By Halil M. Karaveli (vol. 3, no. 22 of the Turkey Analyst)
After having overturned the regime of military-bureaucratic tutelage, Turkey is discovering that democracy means struggling with differences and conflict, and that democracy in turn cannot be sustained without an accompanying sense of community. Reconciling diversity and community is never easy, and the fact that Turkey was built on the denial of diversity renders such an endeavor all the more difficult. Yet unless civic virtue is nurtured and the polarizing tendency to assume the worst about others in society is overcome, the new, post-Kemalist Turkey will prove to be a disappointment.
By Gareth H. Jenkins (vol. 3, no. 4 of the Turkey Analyst)
The recent detention of 68 serving and retired military personnel by the Turkish police on suspicion of planning a coup in 2003 has reinforced the deep divisions in Turkish society and escalated the already dangerous tensions between the country’s powerful armed forces and the civilian government. Although there have been arrests of serving and retired military personnel in the past – particularly during the controversial Ergenekon investigation – both the scale of the latest detentions and the claims on which they are based are without precedent. As a result, General İlker Başbuğ, the chief of the General Staff, is now under intense pressure to react; particularly from his colleagues in the officer corps, the vast majority of whom regard the detentions as the latest move in a politically-motivated campaign of lies and disinformation which ultimately aims to destroy the military as an institution.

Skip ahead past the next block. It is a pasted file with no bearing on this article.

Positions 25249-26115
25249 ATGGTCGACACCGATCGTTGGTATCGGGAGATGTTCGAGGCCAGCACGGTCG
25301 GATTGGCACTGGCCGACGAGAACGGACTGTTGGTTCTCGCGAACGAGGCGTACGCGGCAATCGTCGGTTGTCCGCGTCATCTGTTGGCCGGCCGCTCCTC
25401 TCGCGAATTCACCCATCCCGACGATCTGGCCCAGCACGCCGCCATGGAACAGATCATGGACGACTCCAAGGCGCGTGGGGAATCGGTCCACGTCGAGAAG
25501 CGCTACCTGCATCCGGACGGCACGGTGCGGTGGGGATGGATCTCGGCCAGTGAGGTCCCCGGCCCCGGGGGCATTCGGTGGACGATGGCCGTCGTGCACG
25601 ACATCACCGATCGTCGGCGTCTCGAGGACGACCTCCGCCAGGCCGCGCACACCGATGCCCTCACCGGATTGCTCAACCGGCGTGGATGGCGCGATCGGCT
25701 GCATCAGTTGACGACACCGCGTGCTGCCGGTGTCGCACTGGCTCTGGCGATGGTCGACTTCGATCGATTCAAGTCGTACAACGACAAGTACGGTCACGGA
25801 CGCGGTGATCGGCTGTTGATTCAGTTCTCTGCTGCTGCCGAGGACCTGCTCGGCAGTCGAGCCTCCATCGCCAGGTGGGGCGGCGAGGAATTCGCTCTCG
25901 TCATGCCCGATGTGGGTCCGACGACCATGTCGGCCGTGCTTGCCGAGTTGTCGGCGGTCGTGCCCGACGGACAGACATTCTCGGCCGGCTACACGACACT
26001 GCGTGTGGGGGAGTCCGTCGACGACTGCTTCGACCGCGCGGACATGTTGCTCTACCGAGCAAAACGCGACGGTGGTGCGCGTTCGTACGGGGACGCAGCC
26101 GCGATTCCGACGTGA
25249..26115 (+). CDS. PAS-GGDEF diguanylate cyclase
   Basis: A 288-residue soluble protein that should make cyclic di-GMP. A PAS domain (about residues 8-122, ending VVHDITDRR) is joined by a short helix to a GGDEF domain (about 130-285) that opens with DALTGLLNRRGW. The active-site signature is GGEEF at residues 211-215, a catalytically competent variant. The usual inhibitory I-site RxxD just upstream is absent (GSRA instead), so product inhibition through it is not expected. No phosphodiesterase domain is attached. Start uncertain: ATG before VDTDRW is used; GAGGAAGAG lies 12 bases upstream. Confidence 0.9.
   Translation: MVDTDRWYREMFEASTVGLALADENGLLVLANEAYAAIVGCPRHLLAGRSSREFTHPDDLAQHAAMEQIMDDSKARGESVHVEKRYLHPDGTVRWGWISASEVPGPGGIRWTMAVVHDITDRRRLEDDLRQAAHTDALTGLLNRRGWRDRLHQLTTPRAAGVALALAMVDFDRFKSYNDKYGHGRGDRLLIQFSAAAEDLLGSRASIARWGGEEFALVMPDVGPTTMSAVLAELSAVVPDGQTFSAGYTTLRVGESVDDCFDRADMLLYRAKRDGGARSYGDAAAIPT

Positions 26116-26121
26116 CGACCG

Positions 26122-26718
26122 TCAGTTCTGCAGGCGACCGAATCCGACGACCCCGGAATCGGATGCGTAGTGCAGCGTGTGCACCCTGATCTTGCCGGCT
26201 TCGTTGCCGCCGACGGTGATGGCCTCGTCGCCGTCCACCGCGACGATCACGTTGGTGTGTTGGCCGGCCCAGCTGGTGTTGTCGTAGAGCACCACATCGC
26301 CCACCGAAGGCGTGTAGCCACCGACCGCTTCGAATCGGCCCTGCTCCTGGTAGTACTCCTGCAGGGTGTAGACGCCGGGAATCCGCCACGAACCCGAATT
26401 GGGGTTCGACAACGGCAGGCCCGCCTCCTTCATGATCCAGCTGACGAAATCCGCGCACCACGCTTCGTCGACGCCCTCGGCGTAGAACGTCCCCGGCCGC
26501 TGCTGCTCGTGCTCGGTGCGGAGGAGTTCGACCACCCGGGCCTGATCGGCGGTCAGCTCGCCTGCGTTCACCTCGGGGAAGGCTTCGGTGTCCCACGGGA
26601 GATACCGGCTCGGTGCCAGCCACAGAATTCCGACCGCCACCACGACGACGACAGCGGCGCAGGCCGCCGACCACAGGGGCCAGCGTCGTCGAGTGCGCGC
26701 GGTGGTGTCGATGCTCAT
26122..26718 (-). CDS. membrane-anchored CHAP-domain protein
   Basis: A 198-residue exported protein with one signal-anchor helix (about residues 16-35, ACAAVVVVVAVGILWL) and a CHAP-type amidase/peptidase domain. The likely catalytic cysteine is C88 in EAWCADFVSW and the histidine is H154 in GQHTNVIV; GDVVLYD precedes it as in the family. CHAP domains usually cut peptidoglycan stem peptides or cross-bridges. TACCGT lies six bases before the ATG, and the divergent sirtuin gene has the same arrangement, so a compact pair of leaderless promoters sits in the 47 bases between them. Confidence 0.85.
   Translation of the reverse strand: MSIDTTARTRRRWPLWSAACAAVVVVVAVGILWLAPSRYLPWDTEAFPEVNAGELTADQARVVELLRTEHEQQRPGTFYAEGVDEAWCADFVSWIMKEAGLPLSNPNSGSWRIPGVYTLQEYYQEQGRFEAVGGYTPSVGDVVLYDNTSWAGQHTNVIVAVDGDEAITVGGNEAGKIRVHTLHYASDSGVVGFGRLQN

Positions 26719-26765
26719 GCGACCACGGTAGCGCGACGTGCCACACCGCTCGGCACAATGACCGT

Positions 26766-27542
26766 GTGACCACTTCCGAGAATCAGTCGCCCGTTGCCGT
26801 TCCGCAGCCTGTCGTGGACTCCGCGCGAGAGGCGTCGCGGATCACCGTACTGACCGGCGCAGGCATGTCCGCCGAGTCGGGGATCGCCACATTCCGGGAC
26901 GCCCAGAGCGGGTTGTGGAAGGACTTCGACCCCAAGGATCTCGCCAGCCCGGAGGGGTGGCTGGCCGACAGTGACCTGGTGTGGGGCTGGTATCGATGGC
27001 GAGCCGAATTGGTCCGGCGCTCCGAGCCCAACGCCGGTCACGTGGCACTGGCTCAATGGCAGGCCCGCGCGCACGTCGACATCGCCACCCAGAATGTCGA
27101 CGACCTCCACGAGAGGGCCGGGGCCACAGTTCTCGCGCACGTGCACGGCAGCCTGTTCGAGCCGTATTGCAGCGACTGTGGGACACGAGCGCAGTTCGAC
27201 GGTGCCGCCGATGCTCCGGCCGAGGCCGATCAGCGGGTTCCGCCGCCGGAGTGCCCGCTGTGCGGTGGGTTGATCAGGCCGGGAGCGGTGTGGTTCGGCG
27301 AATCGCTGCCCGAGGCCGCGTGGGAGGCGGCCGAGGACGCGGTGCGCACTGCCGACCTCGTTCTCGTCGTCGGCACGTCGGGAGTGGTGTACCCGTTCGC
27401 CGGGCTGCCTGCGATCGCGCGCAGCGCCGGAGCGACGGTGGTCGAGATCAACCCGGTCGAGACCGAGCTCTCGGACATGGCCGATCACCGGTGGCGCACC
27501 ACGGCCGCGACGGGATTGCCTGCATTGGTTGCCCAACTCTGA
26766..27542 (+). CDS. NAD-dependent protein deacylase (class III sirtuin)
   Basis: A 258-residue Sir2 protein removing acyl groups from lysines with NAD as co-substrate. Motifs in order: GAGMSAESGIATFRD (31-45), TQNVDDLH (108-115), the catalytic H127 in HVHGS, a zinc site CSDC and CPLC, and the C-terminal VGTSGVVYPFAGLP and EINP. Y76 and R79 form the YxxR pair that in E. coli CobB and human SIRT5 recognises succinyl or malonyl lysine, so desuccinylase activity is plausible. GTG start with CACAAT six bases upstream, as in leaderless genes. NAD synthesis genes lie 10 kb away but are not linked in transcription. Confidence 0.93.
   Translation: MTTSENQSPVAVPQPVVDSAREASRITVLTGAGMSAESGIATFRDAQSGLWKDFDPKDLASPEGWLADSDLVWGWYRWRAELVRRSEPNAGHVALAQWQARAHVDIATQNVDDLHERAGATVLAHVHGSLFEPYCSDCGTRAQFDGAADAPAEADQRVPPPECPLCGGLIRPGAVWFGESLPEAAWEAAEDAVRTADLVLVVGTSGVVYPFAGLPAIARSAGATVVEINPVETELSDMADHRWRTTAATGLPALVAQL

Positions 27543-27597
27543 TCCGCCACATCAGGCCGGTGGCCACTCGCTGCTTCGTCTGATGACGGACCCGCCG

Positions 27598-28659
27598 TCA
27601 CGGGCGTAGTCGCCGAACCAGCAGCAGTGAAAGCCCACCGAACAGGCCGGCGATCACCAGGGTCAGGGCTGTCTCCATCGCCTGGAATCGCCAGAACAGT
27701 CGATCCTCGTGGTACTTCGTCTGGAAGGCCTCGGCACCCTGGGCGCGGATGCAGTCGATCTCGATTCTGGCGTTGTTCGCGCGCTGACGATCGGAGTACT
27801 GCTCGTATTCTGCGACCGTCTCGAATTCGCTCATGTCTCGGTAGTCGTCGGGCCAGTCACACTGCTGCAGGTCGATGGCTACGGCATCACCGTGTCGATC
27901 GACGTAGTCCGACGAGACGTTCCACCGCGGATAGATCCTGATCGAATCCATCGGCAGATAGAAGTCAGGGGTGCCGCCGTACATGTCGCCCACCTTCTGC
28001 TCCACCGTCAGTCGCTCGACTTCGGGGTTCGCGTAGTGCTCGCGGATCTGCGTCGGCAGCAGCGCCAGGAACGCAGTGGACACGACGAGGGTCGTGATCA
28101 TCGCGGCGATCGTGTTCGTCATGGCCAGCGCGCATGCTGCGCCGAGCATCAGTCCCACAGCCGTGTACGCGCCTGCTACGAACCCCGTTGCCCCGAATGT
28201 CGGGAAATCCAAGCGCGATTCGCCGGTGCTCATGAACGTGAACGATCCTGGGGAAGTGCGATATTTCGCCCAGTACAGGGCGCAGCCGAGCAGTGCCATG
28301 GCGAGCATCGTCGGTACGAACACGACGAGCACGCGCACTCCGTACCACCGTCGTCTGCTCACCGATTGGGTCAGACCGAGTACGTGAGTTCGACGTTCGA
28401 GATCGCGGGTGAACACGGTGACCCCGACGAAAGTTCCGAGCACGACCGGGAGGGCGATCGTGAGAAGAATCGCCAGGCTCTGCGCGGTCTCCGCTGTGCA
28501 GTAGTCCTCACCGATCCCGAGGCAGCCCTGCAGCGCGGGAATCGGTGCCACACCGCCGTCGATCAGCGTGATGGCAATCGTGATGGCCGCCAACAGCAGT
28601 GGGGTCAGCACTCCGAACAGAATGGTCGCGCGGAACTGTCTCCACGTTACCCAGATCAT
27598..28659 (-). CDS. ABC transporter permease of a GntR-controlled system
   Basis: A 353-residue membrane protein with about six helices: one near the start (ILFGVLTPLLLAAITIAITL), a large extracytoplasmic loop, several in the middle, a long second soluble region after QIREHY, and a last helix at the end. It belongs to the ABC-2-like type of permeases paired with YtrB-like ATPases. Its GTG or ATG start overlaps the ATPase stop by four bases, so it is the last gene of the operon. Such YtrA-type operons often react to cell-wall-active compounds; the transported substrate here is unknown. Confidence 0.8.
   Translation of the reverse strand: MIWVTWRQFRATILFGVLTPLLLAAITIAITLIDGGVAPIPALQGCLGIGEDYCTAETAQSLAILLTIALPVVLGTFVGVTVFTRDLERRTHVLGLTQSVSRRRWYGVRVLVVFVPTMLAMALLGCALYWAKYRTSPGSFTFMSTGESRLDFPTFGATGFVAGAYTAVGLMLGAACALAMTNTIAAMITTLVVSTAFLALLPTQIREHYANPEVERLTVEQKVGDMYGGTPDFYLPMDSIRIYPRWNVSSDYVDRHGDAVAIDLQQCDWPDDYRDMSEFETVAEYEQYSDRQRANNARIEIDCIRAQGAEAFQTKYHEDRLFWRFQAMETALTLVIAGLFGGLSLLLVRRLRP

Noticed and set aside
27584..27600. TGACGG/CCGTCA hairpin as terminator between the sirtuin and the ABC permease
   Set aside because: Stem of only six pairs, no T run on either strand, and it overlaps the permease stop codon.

The Turkey Analyst is a publication of the Central Asia-Caucasus Institute & Silk Road Studies Joint Center, designed to bring authoritative analysis and news on the rapidly developing domestic and foreign policy issues in Turkey. It includes topical analysis, as well as a summary of the Turkish media debate.